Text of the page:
April 14, 2023

Alcoa builds on its 60-year legacy

  • Outlines plans to reduce clearing in next proposed mine region by about 1000 hectares
  • Confirms bauxite export plans are being withdrawn
  • Announces $400,000 upgrade to popular eco and trails tourism park

In marking 60 years of operating in the State’s Peel region, Alcoa Australia continues to evolve its business to meet changing needs and expectations.

Alcoa Vice President Operations – Australia Rob Bear told the Peel Regional Growth & Major Project Summit in Mandurah on April 4 that the company was acutely aware of changing environmental and sustainability needs and expectations.

Mr Bear said Alcoa was committed to continuously improving the way it mines bauxite and refines alumina in WA, including modernising its approvals framework, so it can continue to produce a metal – aluminium – that is vital to everyday life and a sustainable decarbonised future.

He said that was why, nearly three years ago, Alcoa proactively referred its next proposed bauxite mining areas to the State and Commonwealth for a full environmental review. Alcoa of Australia has also sought a full environmental review for a planned increase in production at its Pinjarra Alumina Refinery.

“Those plans are currently subject to the highest level of environmental assessment – a Public Environmental Review, which we welcome,” said Mr Bear, who also outlined important modifications to the plans based on extensive consultation and environmental studies.

The size of the next proposed mining area, near Jarrahdale, is being reduced, resulting in about 1,000 hectares less clearing, which will have operations more than 5km away from the townsite.

Plans to export a small amount of bauxite are also being withdrawn, as 100 per cent of the bauxite ore mined in WA will be processed exclusively by Alcoa’s three local alumina refineries in the State.

In addition, Mr Bear used the summit to announce that Alcoa was providing $400,000 to upgrade Langford Park, a popular eco and trails tourism site near Jarrahdale.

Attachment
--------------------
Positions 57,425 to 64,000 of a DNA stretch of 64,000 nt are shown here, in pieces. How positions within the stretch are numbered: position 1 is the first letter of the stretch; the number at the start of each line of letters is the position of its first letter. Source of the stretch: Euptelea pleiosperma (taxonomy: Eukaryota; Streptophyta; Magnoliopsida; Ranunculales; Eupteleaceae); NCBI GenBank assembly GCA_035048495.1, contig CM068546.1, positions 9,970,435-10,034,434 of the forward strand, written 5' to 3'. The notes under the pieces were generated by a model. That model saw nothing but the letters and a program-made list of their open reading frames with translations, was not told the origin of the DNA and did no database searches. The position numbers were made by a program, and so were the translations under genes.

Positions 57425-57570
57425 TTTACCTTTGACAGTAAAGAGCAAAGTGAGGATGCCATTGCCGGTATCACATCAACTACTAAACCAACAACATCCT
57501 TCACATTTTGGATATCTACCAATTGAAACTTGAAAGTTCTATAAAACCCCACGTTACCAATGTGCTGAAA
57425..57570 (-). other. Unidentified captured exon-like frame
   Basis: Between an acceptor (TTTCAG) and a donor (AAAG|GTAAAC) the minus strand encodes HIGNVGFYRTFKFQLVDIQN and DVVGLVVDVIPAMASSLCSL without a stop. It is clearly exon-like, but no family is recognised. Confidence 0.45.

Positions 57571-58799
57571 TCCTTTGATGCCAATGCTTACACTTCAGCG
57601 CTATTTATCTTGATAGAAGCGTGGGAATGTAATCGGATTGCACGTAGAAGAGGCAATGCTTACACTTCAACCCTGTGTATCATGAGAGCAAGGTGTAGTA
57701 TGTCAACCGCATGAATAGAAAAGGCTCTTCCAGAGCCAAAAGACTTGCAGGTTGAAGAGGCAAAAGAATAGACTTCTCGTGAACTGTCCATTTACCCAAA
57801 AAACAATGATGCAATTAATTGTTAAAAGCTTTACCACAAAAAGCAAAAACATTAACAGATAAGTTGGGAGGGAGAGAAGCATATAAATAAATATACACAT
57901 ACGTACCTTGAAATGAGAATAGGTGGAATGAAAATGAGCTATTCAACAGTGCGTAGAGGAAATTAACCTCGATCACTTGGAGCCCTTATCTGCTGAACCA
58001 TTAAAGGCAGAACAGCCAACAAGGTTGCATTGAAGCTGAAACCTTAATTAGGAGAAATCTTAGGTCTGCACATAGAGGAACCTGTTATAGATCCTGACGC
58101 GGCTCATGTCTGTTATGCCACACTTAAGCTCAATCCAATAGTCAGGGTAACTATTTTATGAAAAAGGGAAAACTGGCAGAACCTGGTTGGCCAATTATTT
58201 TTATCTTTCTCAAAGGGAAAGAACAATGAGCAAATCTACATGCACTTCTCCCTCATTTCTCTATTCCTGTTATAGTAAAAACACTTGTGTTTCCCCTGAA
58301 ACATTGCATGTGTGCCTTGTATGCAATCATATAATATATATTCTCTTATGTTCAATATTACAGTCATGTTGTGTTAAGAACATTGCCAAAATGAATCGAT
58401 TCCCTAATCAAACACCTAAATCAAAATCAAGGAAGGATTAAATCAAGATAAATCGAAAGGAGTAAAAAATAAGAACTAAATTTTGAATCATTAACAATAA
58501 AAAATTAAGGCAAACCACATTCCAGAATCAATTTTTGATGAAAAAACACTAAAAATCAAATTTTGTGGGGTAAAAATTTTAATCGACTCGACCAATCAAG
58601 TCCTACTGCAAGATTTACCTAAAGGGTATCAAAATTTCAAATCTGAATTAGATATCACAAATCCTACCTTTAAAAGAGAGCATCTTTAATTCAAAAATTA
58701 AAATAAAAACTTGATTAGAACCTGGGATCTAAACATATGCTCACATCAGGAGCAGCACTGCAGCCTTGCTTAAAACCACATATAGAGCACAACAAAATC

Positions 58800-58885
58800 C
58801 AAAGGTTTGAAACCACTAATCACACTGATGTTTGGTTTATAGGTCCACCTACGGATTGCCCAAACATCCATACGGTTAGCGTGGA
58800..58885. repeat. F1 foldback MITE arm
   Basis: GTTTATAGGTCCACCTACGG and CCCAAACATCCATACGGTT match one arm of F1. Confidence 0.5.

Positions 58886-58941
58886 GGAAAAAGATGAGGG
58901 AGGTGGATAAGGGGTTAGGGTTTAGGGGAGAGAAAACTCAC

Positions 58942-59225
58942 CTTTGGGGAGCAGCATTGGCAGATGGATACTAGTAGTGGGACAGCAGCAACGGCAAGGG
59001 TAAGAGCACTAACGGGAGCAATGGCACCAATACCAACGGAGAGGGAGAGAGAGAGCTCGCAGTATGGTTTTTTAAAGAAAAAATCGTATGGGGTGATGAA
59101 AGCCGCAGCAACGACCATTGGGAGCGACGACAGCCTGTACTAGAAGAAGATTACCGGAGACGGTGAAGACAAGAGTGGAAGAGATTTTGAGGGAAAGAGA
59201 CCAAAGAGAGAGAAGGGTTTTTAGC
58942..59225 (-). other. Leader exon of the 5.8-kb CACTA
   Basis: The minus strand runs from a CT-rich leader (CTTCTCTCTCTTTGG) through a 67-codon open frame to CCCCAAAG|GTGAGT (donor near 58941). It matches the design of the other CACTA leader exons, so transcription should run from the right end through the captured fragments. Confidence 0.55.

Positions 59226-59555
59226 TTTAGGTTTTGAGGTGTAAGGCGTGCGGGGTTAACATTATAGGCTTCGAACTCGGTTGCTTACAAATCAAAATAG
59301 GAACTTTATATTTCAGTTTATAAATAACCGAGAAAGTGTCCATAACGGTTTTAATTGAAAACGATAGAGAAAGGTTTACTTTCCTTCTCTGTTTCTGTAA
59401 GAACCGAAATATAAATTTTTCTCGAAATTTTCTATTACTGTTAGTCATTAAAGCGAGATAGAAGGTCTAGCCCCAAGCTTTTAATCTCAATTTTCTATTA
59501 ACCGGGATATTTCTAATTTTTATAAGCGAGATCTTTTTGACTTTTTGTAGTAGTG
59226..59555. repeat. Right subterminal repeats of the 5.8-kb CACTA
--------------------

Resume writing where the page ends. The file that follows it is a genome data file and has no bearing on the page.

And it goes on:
Langford Park was where Alcoa’s Australian business was born when it started mining bauxite there in 1963. Alcoa rehabilitated the site and helped establish the park, which the State has managed since 1975.

 Today, Alcoa Australia operates two bauxite mines and three alumina refineries in WA’s Kwinana, Peel and Upper South West regions. It directly employs about 4,000 people in WA and annually pays about $650 million annually in wages, salaries, and benefits, spends $1.7 billion with more than 900 WA suppliers and contractors, and invests about $4.5 million in community projects.

“While it is important to recognise and celebrate past achievements, we must continue to look forward and improve our practices,” Mr Bear said.

As well as evolving its approvals framework, Mr Bear told the summit that Alcoa is committed to continuous improvement. He reiterated Alcoa is acutely focused on ensuring its mining operations do not negatively impact public drinking water supplies. The company is focused on the quality of life in the areas where it operates, including restoring the jarrah forest after mining.

“Ultimately, we need to balance management of the natural environment while keeping a strong economy and safe and secure jobs,” Mr Bear said. “Continuing to operate sustainably is key, and we must do that to sustain our business and the people that depend on it.”